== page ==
We often praise individuals who are entirely themselves, pulling themselves up by their own bootstraps and achieving success. We are exhorted through scriptures like Psalms 139:14 to stand as individuals and focus on how God has created us.
“ I praise you, for I am fearfully and wonderfully made.
It is true how God has uniquely crafted every person. But if we are imposing or separating ourselves from others through our "uniquely individual" perspective, how do we address "adapting" to engage the values and customs of the other cultures we are seeking to live and disciple among?
In “The Missional Entrepreneur,” Mark Russell addresses a crucial topic regarding the necessity for missional entrepreneurs to understand and respect their new cultural context.
In the past, many missionaries sent to the "lost " were Americans. As Americans, we have been raised in an “Individualistic, Universalistic, and Monochromatic” environment. In other words, Americans are taught and naturally bring to the mission field how to:
The cultural values Americans have been raised in are viewed differently in the cultures they are seeking to live and disciple among. For example, Asian and Latin American cultures often function as “Collective, Particularistic, and Polychromatic” socities. This challenges missional entrepreneurs to:
Understanding and abiding to these cultural adaptations is not denying your self or your heritage. “Contextualizing” is living out the calling to serve as a relational and personal witness, to give up our self, and to love others first in a new set of cultural values. Paul describes his journey as:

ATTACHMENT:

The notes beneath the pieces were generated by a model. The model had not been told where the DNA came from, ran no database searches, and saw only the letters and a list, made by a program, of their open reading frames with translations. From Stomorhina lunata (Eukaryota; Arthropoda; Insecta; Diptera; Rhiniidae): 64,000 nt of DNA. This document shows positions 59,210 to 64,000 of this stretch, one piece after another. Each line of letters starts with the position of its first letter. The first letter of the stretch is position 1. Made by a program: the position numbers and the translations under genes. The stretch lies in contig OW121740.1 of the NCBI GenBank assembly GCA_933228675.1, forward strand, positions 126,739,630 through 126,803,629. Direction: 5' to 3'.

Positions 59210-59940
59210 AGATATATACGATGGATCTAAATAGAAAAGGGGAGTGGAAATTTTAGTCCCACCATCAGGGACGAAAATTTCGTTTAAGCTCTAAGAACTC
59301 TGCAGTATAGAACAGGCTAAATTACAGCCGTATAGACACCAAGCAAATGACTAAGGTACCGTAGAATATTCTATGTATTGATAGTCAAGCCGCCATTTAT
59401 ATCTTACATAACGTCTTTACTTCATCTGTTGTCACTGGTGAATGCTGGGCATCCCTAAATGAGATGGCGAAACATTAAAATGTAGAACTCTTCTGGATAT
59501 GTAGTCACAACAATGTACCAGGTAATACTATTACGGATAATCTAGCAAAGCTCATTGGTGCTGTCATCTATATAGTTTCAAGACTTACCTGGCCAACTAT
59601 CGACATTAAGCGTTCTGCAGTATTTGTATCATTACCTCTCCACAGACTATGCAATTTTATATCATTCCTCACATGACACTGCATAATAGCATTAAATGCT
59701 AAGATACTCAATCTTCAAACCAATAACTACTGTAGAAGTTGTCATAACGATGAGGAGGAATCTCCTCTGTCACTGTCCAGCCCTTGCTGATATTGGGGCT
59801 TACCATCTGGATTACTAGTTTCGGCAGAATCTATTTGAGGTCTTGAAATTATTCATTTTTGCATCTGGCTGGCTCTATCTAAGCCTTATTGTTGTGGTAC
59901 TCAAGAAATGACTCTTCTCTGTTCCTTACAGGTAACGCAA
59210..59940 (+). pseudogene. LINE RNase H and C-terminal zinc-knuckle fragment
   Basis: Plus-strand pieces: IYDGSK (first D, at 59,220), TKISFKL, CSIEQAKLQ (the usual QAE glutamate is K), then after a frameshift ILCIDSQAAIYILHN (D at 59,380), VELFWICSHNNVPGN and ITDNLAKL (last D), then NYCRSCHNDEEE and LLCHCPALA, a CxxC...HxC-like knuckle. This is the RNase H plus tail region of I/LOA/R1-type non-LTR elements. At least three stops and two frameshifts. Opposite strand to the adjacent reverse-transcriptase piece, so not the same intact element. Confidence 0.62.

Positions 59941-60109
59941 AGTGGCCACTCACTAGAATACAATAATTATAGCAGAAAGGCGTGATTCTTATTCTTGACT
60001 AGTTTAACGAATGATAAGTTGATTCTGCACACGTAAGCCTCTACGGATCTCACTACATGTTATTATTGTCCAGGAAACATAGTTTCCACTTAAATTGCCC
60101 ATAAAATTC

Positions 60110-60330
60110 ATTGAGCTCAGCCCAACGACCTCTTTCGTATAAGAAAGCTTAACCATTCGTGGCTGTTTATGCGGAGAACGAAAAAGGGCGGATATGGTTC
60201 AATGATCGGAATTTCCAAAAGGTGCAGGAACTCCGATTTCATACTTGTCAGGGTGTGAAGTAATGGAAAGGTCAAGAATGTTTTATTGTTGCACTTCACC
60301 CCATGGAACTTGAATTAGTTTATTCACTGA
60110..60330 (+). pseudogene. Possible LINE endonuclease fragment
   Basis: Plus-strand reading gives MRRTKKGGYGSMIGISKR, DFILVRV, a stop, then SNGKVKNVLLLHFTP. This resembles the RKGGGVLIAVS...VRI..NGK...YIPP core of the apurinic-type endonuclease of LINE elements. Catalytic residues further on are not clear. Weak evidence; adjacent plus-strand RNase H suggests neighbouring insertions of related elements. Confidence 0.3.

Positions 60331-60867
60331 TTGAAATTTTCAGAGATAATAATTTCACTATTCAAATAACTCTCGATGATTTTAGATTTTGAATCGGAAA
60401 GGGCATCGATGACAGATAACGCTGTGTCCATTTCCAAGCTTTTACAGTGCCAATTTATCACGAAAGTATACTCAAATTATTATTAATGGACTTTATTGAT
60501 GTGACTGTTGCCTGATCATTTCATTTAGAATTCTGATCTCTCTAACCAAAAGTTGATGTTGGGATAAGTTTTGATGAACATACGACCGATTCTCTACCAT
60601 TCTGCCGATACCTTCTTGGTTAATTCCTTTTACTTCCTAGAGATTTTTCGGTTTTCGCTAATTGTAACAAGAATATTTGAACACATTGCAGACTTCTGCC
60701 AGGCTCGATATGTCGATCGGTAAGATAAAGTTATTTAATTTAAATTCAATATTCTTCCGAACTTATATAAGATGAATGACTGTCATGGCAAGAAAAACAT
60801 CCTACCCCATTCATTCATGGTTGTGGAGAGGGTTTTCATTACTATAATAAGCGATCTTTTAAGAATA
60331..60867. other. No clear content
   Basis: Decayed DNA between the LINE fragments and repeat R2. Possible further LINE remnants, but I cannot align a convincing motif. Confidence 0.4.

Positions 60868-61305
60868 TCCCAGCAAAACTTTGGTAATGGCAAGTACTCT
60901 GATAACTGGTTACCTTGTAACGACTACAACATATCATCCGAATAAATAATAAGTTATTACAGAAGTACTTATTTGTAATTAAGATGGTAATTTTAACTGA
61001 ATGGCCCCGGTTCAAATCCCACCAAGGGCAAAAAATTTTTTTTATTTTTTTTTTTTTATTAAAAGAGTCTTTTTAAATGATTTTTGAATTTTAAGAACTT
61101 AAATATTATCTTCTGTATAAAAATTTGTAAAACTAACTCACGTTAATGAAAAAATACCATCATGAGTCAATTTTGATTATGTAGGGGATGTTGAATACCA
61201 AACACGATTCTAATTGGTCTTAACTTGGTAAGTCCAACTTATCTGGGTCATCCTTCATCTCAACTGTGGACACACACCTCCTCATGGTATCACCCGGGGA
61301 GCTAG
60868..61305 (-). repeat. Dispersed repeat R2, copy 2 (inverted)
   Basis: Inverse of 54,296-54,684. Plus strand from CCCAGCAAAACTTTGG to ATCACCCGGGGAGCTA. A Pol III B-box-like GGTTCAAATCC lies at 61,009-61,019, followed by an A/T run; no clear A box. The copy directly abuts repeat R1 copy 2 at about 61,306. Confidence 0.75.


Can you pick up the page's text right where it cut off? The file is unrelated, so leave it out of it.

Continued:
"For though I am free from all, I have made myself a servant to all, that I might win more of them. To the Jews I became as a Jew, in order to win Jews. To those under the law I became as one under the law (though not being myself under the law) that I might win those under the law. To those outside the law I became as one outside the law (not being outside the law of God but under the law of Christ) that I might win those outside the law. To the weak I became weak, that I might win the weak. I have become all things to all people, that by all means I might save some. I do it all for the sake of the gospel, that I may share with them in its blessings.
Every missional entrepreneur will face the challenge to remain comfortable and stagnant in their own cultural context. Yet, remaining unwilling to see the world through a different perspective, or understand the customs of different cultures, will weaken our ability to see the gospel of Jesus and his Kingdom advance through generations of laborers living and discipling among the lost.
- GEN Desk Director
Consider Foreign to Familiar by Sarah Lanier for further reading on cultures, adaptation, and contextualization.